Please view the main text area of the page by skipping the main menu.

Gov't set to continue nuclear fuel cycle project despite Monju closure

The Monju prototype fast-breeder nuclear reactor is pictured in this photo taken from a Mainichi Shimbun helicopter in Tsuruga, Fukui Prefecture, on Dec. 19, 2016. (Mainichi)

The government formally decided at a meeting of Cabinet ministers concerned with nuclear energy on Dec. 21 to decommission the trouble-plagued Monju prototype fast-breeder nuclear reactor in Tsuruga, Fukui Prefecture.

    Over 1 trillion yen in taxpayers' money has so far been invested in the reactor -- the core facility in the government's nuclear fuel cycle project in which spent nuclear fuel is reprocessed and reused in nuclear reactors.

    Nevertheless, Monju, operated by the government-affiliated Japan Atomic Energy Agency (JAEA), will be shut down after being in operation for a total of only 250 days since the reactor reached criticality for the first time in 1994.

    Still, the government, which is poised to continue the nuclear fuel cycle project, also agreed at the Dec. 21 meeting to draw up a road map by 2018 toward developing a fast reactor for the project.

    In other words, the government is moving toward its "next dream" even without clarifying the cause of the failure of what they called "dream nuclear reactor" Monju and who is responsible for the fiasco.

    "It's extremely important to maintain the nuclear fuel cycle project and promote the development of a fast reactor," Chief Cabinet Secretary Yoshihide Suga told a news conference following the decision.

    However, continuation of the project will likely pose a challenge. The government's nuclear fuel cycle project involves two cycles -- one centered on a fast-breeder reactor and the other in which mixed-oxide (MOX) fuel, nuclear fuel made from reprocessed plutonium and uranium, is used in nuclear plants.

    With the decision to decommission Monju, the cycle involving a fast-breeder reactor has failed. At the same time, the government has failed to smoothly press forward with the cycle involving the use of MOX fuel since most nuclear power plants have been idled since the outbreak of the Fukushima nuclear crisis in March 2011. The No. 3 reactor at Shikoku Electric Power Co.'s Ikata plant is the only nuclear reactor using MOX fuel, which is currently in operation.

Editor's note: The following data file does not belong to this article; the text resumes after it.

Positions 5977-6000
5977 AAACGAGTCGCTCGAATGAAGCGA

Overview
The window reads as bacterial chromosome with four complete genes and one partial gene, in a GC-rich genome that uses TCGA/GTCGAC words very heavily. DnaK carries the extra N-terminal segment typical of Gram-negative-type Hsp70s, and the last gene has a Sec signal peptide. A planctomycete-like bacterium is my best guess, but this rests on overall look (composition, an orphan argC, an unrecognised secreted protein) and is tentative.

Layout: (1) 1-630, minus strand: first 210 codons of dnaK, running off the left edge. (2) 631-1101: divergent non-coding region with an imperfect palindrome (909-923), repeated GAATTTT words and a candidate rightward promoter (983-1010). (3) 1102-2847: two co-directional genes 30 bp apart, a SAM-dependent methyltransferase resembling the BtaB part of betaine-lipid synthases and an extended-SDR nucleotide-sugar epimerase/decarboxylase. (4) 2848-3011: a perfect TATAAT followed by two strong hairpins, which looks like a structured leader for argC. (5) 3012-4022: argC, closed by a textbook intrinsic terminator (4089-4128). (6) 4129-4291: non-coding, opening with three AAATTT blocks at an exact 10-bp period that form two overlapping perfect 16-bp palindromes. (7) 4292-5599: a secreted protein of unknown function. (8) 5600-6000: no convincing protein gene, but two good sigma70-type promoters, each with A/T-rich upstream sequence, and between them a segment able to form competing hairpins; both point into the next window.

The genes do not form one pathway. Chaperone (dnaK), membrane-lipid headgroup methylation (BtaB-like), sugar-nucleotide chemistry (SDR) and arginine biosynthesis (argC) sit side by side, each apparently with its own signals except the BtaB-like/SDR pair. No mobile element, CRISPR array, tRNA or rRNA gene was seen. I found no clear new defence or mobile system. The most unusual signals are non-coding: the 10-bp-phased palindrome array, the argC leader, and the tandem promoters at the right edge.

A spent nuclear fuel reprocessing plant in Aomori Prefecture is undergoing safety screening by the Nuclear Regulation Authority (NRA), and pools holding spent nuclear fuel at atomic power stations across the country are filled to 70 percent of their capacities on average. Japan's stockpile of plutonium, which can be converted to use in nuclear weapons, has kept growing. By the end of 2015, the plutonium Japan possessed domestically and overseas had amounted to 47.9 metric tons.

    The development of a fast reactor poses technological challenges. While a breeder reactor is designed to increase the amount of plutonium, the government emphasizes that a fast reactor that it is aiming to develop will play the role of an "incinerator" for nuclear waste such as by reducing the volume of high-level radioactive waste.

    However, no experiment has been conducted on a fast reactor using actual radioactive waste. Hirofumi Nakamura, head of JAEA's planning and coordination division, acknowledged that the technology has not even reached the stage prior to putting it into practical use.

    Serious questions persist about the feasibility of a fast reactor for economic reasons, and such a reactor is often dubbed as "modern alchemy."

    The basic structure of a fast reactor and that of a breeder reactor are basically the same with the only differences being fuel types and arrangements. Therefore, a fast reactor, which is supposed to play the role of an incinerator for spent nuclear fuel, could be converted into a breeder reactor that produces plutonium.

    A senior official of JAEA admits that "there is room for converting a fast reactor into one that breeds (plutonium)."

    A fast reactor can be put into practical use after the development and production of experimental, prototype and then demonstration reactors. The government participates in the joint development of ASTRID, a French demonstration fast reactor. However, it remains unclear whether data and knowledge gained from the project in France, which is rarely hit by earthquakes, can be utilized in quake-prone Japan.

    France is aiming to begin to operate the fast reactor in the 2030s, but the necessary funds for the project have only been allocated up to 2019. Questions remain as to whether Japan, which has aborted its project involving Monju, a prototype reactor, can be involved in a project to develop an upper-tier demonstration reactor.

    Even those within the governing coalition are calling for caution in Japan's involvement in the joint development project in France. "Japan shouldn't ride on someone's (France's) back," said Hiroshi Hase, former education, culture, sports, science and technology minister.

    NRA Chairman Shunichi Tanaka dismissed the feasibility of a demonstration reactor. "I understand that a demonstration reactor isn't realistic," Tanaka told a news conference on Dec. 21.

    Related

    The Mainichi on social media

    Trending